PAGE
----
4.2. Evolution of Bed Surface Grain Size
 The bed surface temporarily fines in response to the pulse for coarse and fine sediment pulses (both of which are considerably finer than the bed surface). Figure 6 displays the bed surface grain size distributions obtained from photos taken at ∼2 m increments along the flume between 5 and 27 m. The first sample is before the pulse is introduced to the channel. The second measurement is after the pulse has traveled nearly the full length of the flume, but before the pulse has begun to exit the channel. Subsequent measurements demonstrate the depletion of pulse sediment from the surface. The mean values of D50-surf show consistent trends in fining due to the pulse material addition and then a subsequent return to prepulse size distribution. The fining associated with the fine pulses is of greater magnitude and of shorter duration than the coarser pulses (Figure 6). The coarse 1/4 unit pulse (run 6) does not significantly affect D50-surf, because the pulse particles tend to disperse into the surface.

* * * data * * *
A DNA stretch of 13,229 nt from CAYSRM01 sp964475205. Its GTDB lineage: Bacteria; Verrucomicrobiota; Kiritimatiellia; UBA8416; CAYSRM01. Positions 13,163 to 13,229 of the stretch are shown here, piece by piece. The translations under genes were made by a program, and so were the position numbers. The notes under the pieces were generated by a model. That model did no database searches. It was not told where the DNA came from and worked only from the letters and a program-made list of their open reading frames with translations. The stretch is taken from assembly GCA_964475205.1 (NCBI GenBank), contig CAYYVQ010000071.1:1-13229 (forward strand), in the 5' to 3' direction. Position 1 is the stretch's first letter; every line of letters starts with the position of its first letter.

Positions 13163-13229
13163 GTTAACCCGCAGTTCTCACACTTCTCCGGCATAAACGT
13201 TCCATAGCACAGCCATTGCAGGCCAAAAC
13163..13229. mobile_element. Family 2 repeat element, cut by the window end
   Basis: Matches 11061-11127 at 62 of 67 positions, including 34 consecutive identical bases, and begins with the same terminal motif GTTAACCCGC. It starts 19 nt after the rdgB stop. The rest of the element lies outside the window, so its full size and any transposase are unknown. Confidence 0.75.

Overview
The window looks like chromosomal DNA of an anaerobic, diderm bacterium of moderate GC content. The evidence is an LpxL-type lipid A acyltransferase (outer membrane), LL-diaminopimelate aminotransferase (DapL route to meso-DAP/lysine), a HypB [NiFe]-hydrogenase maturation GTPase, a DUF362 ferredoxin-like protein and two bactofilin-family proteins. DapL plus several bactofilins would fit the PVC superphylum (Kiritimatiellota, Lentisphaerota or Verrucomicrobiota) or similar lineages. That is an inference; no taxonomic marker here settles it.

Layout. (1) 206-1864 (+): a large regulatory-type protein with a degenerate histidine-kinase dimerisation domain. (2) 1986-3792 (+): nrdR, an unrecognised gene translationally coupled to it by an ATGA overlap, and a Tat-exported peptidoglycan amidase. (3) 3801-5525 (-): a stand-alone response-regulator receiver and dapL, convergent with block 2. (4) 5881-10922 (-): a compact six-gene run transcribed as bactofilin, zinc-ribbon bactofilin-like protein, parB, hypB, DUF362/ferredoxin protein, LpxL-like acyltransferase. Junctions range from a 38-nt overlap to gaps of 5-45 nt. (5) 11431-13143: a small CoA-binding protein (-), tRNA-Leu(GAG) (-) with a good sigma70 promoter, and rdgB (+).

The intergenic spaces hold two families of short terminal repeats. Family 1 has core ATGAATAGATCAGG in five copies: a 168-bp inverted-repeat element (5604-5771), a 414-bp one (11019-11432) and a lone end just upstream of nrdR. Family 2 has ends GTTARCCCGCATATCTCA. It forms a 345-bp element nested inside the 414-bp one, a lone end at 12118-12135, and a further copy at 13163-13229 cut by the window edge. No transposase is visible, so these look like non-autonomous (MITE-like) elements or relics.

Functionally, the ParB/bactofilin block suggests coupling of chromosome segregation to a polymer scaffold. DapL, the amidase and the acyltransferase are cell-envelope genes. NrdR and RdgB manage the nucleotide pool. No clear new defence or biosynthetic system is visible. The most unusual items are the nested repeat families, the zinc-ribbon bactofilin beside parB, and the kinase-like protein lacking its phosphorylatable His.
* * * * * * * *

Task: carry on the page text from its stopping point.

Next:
There is significant variation in D50-surf, but there is some structure to the variation. This structure is revealed by examination of the downstream variation in D50-surf. Figure 8 plots D50-surf against distance along the flume for the 1/4 unit fine pulse (run 9) and highlights patterns observed during all the runs except the coarse 1/4 unit pulses. There is a downstream fining trend in the flume before the sediment pulse is introduced and after the sediment pulse has exited the flume. Once the pulse has been introduced to the channel, D50-surf varies between 2 and 5mm where the pulse covers the bed (at 42 min and between 15 and 24 m downstream in Figure 8) and the original bed surface is exposed upstream and downstream of the pulse.